> I assume we're talking about scientific hypotheses here.  In an earlier
> post, you had referenced Popper's World 2 (the world of mental objects) --
> which I think is appropriate in the context of what we refer to as species.
> However, Popper was also of the school that a hypothesis must be
> falsifiable. Even the more liberal interpretation of hypothesis that
> accommodates verifiability is not met per your statements above (and I
> agree!). If, as we seem to agree, species hypotheses can neither be verified
> nor falsified, then whose notion of a hypothesis do they represent?
>> Have you ever taken an
>> entire species (every individual) into the laboratory and objectified it?
>> Species hypotheses are abstractions very often from limited data.
>> Taxonomists do their best under the circumstances. If you want certainty,
>> which these lists demand, then become a dictator -- as they seem to live
> in a
>> very certain world!
> While we seem to be in full agreement on the notion of species as
> non-objective entities (certainly in practice, and, perhaps, conceptually as
> well); I'm not sure we have a mutual understanding of what "these lists"
> (i.e., the digital world catalogues about which this thread was begun) are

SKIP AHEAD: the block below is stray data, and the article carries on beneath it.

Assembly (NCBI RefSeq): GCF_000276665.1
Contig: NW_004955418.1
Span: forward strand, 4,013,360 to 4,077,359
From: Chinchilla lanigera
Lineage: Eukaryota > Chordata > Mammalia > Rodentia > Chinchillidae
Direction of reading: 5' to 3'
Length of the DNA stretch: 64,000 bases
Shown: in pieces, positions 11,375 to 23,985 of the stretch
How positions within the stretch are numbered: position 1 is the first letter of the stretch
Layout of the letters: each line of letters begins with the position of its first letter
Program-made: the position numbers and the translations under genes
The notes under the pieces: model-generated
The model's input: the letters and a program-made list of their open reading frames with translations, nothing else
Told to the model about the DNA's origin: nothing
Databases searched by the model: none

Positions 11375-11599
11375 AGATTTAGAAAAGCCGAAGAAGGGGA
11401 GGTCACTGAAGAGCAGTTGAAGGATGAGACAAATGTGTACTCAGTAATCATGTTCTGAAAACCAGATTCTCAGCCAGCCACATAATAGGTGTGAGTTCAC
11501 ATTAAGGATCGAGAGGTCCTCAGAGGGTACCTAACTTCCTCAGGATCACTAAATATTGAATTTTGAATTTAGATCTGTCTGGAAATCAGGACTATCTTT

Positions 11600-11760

> intended for.  I know many of the people who develop "these lists", and not
> a single one of them regards them  as demanding of certainty.  They are not
> intended to be *the* answer, forever and for all.  They are intended as a
> consensus view to serve the needs of the VAST majority of consumers of
> biological information -- who simply want to know which, of several
> alternative views (e.g., lumpers v. splitters) to follow in naming the
> entities they wish to refer to.  These global catalogues are NOT static --
> they evolve as the community perception evolves, and as more information
> becomes available.  They are in no way dictatorial. Rather, they are a
> convenience -- they represent a *service* for positing a snapshot of the
> biodiversity landscape in time.  Their value is in their relative stability
> among a sea of competing views (i.e., "noise").
> In short, there certainly are folks who wallow in the notion of "species are
> objective entities in nature, independent of human perception"; but the
> people who compile global catalogs of species with assertions about
> classifications and synonymies are generally not among them.
>> However, we must not confuse
>> hypotheses/ideas/tradition/analyses or superstition with the truth
>> (whatever that is).
> This seems to me to be a bit of a straw-man: I think most people on this
> list do not confuse what we do in taxonomy with "truth".  I think the issue
> is more about confusing/conflating objective entities with subjective
> definitions. Do we discover species?  Or, do we define them?  The part I
> find a bit ironic is that subscribers to the former (i.e., that species are
> objective entities in nature that we must discover) are the ones who tend to
> view "species as hypotheses". The latter camp (which you and I both appear
> to be solidly within) are the ones who tend not to frame species as
> hypotheses.
> Aloha,
> Rich
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          Frederick W. Schueler & Aleta Karstad